The Story of Crabchurch
Our Crabchurch celebrations are held in Weymouth, Dorset every year on or around the anniversary of the Battle of Weymouth and the preceding Siege of Melcombe where more than 500 people died in total, many in just one night of savage conflict. It happened as a result of a royalist plot to overthrow the parliamentarian garrison within the twin towns of Weymouth and Melcombe, some say, as a prelude to the King, Charles 1, using the ports to land a huge French Catholic army to enable him to turn the tide of the civil war once again in his favour.
The password that the plotters and their accomplices used on the first night of their attack, was ‘Crabchurch’. This was used so that they did not kill each other in the dark. They also wore white rags around their arms to further distinguish them from the Parliamentarians.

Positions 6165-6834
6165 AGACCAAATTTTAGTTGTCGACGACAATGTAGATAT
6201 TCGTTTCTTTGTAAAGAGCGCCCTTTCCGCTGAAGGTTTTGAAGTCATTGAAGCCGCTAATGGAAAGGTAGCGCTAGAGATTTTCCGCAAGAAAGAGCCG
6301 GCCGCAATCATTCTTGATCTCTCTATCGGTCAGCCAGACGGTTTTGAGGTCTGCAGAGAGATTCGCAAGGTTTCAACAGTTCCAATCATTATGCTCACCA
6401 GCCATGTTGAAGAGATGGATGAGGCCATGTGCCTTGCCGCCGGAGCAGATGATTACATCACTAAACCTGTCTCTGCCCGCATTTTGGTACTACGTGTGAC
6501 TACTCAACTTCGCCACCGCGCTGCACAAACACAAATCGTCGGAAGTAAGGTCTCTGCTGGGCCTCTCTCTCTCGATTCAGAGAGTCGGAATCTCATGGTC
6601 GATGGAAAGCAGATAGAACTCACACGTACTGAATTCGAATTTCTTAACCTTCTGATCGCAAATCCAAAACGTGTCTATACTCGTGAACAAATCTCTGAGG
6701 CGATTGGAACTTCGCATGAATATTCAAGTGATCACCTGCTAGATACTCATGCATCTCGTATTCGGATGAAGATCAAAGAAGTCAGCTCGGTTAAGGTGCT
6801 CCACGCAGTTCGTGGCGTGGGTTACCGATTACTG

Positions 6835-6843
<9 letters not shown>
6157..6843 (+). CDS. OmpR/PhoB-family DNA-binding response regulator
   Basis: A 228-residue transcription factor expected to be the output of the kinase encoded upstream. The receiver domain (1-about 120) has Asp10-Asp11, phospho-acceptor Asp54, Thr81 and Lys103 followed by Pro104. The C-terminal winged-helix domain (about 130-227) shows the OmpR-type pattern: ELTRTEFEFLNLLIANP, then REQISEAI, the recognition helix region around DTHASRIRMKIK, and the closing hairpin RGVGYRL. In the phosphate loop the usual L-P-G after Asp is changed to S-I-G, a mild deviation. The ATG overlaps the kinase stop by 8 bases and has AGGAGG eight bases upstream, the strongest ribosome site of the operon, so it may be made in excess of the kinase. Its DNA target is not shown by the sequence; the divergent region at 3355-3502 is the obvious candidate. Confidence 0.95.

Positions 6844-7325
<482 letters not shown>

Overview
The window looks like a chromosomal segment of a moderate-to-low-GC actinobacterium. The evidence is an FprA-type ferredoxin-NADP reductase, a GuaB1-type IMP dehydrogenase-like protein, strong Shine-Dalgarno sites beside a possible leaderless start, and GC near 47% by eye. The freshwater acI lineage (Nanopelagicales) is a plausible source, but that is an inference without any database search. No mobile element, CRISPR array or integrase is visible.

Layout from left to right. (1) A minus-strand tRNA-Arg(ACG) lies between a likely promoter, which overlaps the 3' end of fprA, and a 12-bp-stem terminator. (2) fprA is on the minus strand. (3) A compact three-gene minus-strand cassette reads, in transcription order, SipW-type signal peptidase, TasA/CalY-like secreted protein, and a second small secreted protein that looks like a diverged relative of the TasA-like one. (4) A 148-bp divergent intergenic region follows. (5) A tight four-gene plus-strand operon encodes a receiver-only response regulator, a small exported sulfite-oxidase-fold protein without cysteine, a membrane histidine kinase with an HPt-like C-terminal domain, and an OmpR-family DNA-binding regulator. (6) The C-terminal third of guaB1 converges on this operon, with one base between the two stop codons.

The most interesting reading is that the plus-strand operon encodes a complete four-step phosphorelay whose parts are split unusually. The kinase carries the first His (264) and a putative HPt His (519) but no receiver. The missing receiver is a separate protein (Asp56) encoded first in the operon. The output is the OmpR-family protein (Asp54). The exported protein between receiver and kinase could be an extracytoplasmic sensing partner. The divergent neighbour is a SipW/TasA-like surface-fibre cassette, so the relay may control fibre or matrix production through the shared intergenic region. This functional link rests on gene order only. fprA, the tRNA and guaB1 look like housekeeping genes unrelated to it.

The plot though was only half successful with most of the Parliamentarians being able to escape across the water to Melcombe where they stubbornly held out. A week long siege and bombardment ensued between the two warring factions, causing great material damage to both communities. Eventually though, the infamous royalist General, George, Lord Goring appeared on the scene with a 4,500 strong army and all seemed lost to the ‘roundhead’ garrison commanded by the then relatively unknown Colonel William Sydenham. With the 2000 or so royalist soldiers already facing him, the arrival of Goring’s men meant that Sydenham was now outnumbered about six to one. And when, at midnight on the 27th February 1645, Goring launched an all out assault on the towns, it seemed a forgone conclusion that they would both fall and were once again under the control of the King’s Army. But underestimating Colonel William Sydenham, the eldest son of a Dorset squire, was Goring’s first and biggest mistake. Royalist losses were heavy and Sydenham’s beleaguered garrison claimed a “miraculous victory” to retain the twin ports for Parliament. Hundreds of Goring’s men were ambushed in the old High Street and about 200 killed there, whilst 250 Royalist Irish troops were killed when they were chased by Sydenham’s men and forced into the icy February waters of Weymouth Quayside. After the fighting, most of the conspirators were arrested, tried and some executed, though the chief plotter, Fabian Hodder somehow contrived to escape to the continent.